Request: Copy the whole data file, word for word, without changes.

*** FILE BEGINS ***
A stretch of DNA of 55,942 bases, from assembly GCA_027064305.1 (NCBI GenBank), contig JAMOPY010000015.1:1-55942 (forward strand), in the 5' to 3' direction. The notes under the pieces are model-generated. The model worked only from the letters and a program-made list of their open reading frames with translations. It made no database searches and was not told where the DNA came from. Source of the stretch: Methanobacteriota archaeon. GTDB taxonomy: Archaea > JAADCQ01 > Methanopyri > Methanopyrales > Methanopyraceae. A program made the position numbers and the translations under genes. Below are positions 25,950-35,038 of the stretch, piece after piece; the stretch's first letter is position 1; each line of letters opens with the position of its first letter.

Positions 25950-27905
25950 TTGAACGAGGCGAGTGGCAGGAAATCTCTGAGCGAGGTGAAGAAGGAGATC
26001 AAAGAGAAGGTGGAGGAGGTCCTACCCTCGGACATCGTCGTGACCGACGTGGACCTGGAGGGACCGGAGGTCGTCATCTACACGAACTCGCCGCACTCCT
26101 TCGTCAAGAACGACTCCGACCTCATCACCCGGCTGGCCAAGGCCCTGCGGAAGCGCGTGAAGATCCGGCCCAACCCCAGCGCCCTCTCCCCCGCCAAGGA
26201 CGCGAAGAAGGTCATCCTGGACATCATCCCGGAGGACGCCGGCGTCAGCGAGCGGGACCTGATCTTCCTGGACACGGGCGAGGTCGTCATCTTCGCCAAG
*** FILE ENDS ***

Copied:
A stretch of DNA of 55,942 bases, from assembly GCA_027064305.1 (NCBI GenBank), contig JAMOPY010000015.1:1-55942 (forward strand), in the 5' to 3' direction. The notes under the pieces are model-generated. The model worked only from the letters and a program-made list of their open reading frames with translations. It made no database searches and was not told where the DNA came from. Source of the stretch: Methanobacteriota archaeon. GTDB taxonomy: Archaea > JAADCQ01 > Methanopyri > Methanopyrales > Methanopyraceae. A program made the position numbers and the translations under genes. Below are positions 25,950-35,038 of the stretch, piece after piece; the stretch's first letter is position 1; each line of letters opens with the position of its first letter.

Positions 25950-27905
25950 TTGAACGAGGCGAGTGGCAGGAAATCTCTGAGCGAGGTGAAGAAGGAGATC
26001 AAAGAGAAGGTGGAGGAGGTCCTACCCTCGGACATCGTCGTGACCGACGTGGACCTGGAGGGACCGGAGGTCGTCATCTACACGAACTCGCCGCACTCCT
26101 TCGTCAAGAACGACTCCGACCTCATCACCCGGCTGGCCAAGGCCCTGCGGAAGCGCGTGAAGATCCGGCCCAACCCCAGCGCCCTCTCCCCCGCCAAGGA
26201 CGCGAAGAAGGTCATCCTGGACATCATCCCGGAGGACGCCGGCGTCAGCGAGCGGGACCTGATCTTCCTGGACACGGGCGAGGTCGTCATCTTCGCCAAG